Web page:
Eye On The Charts: Wallet Of The Lich King

By Alec Meer on May 14th, 2009 at 8:05 pm.

Giving the monthly PC sales charts a sideways eyeball now and again is always interesting. Yeah, it’s short-sighted of the NPD to not include digital sales in any form, but nonetheless it’s some sort of picture as to what’s going on in the wider world of PC gaming. Beneath the cut: game names, with numbers next to them. You’d never have guessed. There are a couple of bonafide surprises in there, however.

April’s best-selling PC games at retail in the US were…

1. World Of Warcraft: Wrath of the Lich King
2. The Sims 2 Double Deluxe
3. World Of Warcraft Battle Chest
4. Company of Heroes: Tales of Valor
5. Empire: Total War
6. Left 4 Dead
7. Demigod / Gas Powered Games
8. Diablo Battle Chest
9. The Sims 2 Apartment Life Exp. Pack
10. Spore / EA Maxis
11. Warcraft III Battle Chest
12. StarCraft Battle Chest
13. World Of Warcraft: Burning Crusade Expansion Pack
14. Warhammer 40K: Dawn of War II
15. World Of Warcraft
16. The SimCity Box (SimCity Societies, SimCity 4, Sims SnapCity)
17. Bejeweled Twist
18. Fallout 3 / Bethesda
19. The Sims 2 Pets Exp. Pack
20. Hidden & Dangerous 2

(Found via Shacknews).

Huh. Well, there’s equal cause for celebration and hand-wringing in there, really. Unsurprisingly and slightly depressingly, Blizzard and Sims games absolutely dominate, though it’s interesting to note that Blizzard now occupies more space in the chart than the Sims. Is this a sign that The Sims 1/2 is finally running out of new customers (something the upcoming Sims 3 will surely change), or that Blizzard are on the ascendancy more than ever? The popularity of WoW and its expansions is a given (Christ, though – that’s a lot of Warcraft), but it’s a bit of a surprise to see beardy old, 2D Starcraft doing so well.

Demigod’s done alright for itself, in spite of all the furore about piracy and FUBAR netcode. Given there’ll be a crapload of (likely ongoing) online sales, it’s probably been Gas-Powered Games’ most profitable title in some time. Company of Heroes: Tales of Valor is a bit of a shocker up there at number 4, which throws new light on concerns that it was a little slight and forgettable for the high asking price. Relic/THQ are clearly onto a massive winner with their still great-looking WW2 RTS – at a guess, it’s managed to pick up something of a non-traditional audience in a similar vein to the Total War series. We can expect more CoH yet, I don’t doubt.

Left 4 Dead’s holding steady several months on from release, which I would imagine makes it one of Valve’s greatest-ever successes. L4D might not generate the flurry of discussion that TF2 does, but there’s a sense it quietly captured the zeitgeist and did extraordinarily well out it. Sooner or later, Half-Life will no longer be Valve’s defining game, I’d guess. Perhaps, even, they’re on their way to being the Blizzard of FPS games.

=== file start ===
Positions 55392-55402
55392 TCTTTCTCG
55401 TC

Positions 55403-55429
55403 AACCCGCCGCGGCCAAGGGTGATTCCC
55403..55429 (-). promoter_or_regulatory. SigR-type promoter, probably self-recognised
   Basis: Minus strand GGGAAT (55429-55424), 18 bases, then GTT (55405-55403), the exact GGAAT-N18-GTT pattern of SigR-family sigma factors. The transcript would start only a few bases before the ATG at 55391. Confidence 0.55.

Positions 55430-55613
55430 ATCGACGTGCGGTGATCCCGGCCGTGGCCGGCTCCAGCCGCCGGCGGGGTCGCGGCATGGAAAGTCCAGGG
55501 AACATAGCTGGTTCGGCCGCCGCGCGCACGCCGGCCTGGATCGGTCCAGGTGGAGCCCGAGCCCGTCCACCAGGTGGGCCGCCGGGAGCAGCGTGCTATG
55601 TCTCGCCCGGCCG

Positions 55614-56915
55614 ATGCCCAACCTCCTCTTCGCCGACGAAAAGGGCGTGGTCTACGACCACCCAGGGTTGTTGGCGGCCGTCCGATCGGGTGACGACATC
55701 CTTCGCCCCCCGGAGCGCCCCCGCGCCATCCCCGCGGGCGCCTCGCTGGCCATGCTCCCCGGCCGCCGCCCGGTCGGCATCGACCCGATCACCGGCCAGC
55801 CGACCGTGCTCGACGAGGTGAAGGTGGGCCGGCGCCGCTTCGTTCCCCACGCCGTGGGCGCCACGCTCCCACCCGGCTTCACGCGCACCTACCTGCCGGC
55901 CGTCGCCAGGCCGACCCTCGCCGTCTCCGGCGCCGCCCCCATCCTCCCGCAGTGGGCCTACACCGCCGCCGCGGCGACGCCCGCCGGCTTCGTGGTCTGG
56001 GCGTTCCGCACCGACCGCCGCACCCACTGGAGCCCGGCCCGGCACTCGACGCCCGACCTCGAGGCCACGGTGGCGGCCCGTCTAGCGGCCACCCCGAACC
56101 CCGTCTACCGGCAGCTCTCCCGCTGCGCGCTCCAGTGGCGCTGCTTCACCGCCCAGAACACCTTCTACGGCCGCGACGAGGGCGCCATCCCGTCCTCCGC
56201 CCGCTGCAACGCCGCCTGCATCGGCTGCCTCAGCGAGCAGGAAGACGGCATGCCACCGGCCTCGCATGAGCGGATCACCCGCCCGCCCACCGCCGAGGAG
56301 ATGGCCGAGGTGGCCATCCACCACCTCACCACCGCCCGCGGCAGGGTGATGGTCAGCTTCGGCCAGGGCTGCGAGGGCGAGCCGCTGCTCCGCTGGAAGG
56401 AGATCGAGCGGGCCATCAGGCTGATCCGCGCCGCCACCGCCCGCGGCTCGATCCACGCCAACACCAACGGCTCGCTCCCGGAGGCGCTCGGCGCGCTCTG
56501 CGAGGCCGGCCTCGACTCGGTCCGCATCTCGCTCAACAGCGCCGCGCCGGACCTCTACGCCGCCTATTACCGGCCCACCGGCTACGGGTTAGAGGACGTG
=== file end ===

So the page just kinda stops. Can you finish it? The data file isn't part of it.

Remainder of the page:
I’ll leave Fallout 3 alone, as I’ll only say mean things about it again otherwise.

And woah, hey, what’s that doing at number 20? Half a decade old and always a bit of a niche title, the only apparent explanation for genre-bending WW2 oddity Hidden & Dangerous 2′s resurgence is a recent $5 pricetag. Quite an exciting precedent, really. Now developers Illusion Softworks have been absorbed into the 2K mass (being tragically renamed 2K Czech in the process), I wonder if any of H&D2′s creators enjoy a piece of this bizarre comeback, or if it all goes straight into the host company’s wallet. Let’s hope it helps out their upcoming Mafia II in some way, anyhow.

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52 Comments »

  1. subedii says:

    Well then I guess I was just misinterpreting what you meant, sorry about that.

    To wrap this up once and for all, I guess I feel that every platform has its merits. The PC is certainly limited by accessibility issues and technical hurdles, it’s not like anyone could ever claim it’s an ideal system. Ultimately you just go with the platform that has the games and genres you’re interested in.

  2. Hyper says:

    Bleh. All this platform arguing annoys me.

    I subscribe to the “games are games” school of thought. I have been a PC Gamer since the beginning of PC gaming, I also own at least one console from each generation dating back to the Atari 5200, including handhelds. I have all the consoles from the past two generations.

    Even with all the consoles and console games I have, I still consider myself a PC gamer. The PC is my preferred system, and if I had to chose only one it would be the PC. That being said, I think certain games are more enjoyable when kicking back on a couch with a gamepad. As I’m sure all of you know, PC gaming can be frustrating at times, so sometimes it’s nice to just play a game that WORKS, period.

    Anyway, I have fond gaming memories from both platforms. Split screen gaming was a total blast with friends, but then so was online gaming. Back before the days of broadband and VOIP, my friends and I used to call each other on the phone (conference call style) and talk while playing online together. Everything from direct dial-up RTS games to online shooters like Rainbow Six, Tribes, and the first iteration of CS.

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